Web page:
Yascha Mounk and Joshua Coleman discuss how the nature of family life has shifted in recent decades.
If Coleman's admission that "the majority of parents today say they feel closer to their adult children than they believe their parents felt to them" had been the lede instead of being buried near the end, it would have been a much different interview. Exaggerating problems to where it blinds us to the progress we've made is one of the main reasons so many people are convinced that everything sucks and it's only getting worse, why they become convinced that extreme and undemocratic ideologies are what's needed to fix it.
Intrigued by your comment re friendships in US and Europe. I recently read the novel GREY BEES by Ukrainian writer, Andrey Kurkov. I was repeatedly struck by how often characters asked others for help in large and small ways and how the help was almost invariably granted. As an American, this seemed admirable but sort of amazing. Asking a friend to pick up medication at 2 am? I wouldn't even ask my adult daughter (who lives 1 mile away and with whom I have a good relationship) to do that. Interesting.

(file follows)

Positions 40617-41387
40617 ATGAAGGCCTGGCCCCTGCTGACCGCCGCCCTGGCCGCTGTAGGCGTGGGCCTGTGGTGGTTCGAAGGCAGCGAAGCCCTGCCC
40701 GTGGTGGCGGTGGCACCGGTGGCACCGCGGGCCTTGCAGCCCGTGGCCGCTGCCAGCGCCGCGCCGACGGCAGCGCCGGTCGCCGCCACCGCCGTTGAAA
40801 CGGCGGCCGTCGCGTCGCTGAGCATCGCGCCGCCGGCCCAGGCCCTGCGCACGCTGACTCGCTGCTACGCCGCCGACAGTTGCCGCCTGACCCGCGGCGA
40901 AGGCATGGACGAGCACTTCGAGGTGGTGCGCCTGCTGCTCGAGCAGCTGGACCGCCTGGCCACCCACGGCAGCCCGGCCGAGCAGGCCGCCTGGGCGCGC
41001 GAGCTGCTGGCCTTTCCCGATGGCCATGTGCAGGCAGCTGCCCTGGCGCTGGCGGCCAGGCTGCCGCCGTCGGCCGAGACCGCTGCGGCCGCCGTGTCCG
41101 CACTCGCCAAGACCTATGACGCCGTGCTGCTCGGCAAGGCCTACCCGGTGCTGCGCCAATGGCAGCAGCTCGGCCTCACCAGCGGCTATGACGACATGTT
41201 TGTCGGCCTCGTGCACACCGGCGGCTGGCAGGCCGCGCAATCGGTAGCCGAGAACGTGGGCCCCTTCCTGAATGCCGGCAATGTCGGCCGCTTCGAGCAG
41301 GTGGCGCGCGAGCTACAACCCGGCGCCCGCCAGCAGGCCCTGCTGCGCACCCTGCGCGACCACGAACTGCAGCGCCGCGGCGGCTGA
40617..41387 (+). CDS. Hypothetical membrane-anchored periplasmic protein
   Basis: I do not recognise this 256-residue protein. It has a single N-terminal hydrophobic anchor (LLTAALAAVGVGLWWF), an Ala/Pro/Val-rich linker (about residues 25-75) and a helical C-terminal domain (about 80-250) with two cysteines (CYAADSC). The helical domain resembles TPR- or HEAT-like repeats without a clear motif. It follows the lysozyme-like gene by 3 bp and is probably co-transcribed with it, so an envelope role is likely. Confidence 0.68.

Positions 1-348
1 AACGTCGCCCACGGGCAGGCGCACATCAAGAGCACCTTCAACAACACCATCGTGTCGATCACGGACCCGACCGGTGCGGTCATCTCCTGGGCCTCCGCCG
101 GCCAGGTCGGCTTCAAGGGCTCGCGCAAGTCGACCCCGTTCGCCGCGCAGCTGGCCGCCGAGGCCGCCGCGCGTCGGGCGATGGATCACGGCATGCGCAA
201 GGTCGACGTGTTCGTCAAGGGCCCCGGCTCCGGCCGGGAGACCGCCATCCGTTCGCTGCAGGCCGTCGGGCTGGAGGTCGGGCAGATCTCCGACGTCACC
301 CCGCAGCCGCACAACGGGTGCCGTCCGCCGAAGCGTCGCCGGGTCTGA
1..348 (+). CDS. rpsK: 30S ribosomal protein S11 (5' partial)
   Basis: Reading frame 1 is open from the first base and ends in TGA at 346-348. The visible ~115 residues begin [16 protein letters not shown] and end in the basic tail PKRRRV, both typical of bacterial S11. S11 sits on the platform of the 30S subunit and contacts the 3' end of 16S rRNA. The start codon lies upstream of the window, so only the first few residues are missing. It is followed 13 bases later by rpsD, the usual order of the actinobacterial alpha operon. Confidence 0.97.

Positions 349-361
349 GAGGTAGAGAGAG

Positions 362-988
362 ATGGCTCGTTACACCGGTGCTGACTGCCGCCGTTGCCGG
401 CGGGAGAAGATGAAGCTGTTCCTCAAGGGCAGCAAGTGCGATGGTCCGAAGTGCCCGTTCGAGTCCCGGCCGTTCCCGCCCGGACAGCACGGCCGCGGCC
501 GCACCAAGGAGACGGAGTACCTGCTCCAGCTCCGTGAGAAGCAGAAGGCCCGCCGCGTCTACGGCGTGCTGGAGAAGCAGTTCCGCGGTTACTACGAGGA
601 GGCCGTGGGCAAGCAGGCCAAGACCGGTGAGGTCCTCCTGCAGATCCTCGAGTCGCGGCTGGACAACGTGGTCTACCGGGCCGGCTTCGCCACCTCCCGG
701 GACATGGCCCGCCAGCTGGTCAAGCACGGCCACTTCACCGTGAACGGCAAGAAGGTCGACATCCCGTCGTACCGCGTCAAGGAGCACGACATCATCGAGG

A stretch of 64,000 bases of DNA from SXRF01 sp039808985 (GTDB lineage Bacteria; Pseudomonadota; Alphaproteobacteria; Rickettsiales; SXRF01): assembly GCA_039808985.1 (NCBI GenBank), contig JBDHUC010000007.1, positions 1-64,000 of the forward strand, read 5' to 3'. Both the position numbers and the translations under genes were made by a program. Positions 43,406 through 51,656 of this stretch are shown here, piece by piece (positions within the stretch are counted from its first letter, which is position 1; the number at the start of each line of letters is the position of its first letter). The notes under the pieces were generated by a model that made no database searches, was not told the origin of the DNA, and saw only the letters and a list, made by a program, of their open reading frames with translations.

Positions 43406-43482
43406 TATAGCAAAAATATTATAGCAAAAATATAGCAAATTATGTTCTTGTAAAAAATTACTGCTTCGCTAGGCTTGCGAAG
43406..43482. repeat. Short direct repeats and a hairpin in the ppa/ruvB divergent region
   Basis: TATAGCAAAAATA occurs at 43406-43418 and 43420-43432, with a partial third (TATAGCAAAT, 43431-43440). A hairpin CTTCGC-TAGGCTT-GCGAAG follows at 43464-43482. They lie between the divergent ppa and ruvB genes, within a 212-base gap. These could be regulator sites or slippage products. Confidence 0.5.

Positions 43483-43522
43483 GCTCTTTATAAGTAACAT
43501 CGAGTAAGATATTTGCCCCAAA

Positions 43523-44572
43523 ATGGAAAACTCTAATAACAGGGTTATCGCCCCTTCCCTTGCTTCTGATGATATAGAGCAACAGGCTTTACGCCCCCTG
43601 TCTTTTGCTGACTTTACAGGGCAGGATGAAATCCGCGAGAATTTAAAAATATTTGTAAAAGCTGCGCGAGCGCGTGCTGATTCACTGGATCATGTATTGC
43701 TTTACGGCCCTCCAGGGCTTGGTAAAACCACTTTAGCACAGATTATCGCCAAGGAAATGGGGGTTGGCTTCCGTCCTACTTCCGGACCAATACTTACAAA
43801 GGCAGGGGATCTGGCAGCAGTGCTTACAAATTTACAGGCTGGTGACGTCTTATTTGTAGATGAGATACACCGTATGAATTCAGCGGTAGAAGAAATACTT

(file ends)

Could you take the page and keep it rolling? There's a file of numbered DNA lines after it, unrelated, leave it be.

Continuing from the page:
Perhaps there is a generational issue. My boomer parents would definitely say they feel closer to us, then their parents felt to them. However, that's the issue. When someone is distant and not asking much from you, then there is no reason to cut them off. But if is somebody is sucking the life out of you, by being emotionally exploitative, (mental health issues) then you feel more need to cut them off. My grandparents may not have been as friendly as my parents, but they asked for far, far less of their children.
Yes, she would, but the point is I would not ask. Kurkov's characters were not shy about asking, which is what impressed me.
It seems as if there is too much focus on the form of relationships rather than the substance. We used to be too enmeshed and too trapped, now we're too lonely and anxious. We humans are never going to get it exactly right - but I do think being able to choose with whom we associate gives us a much greater chance of developing relationships based on substance rather than form.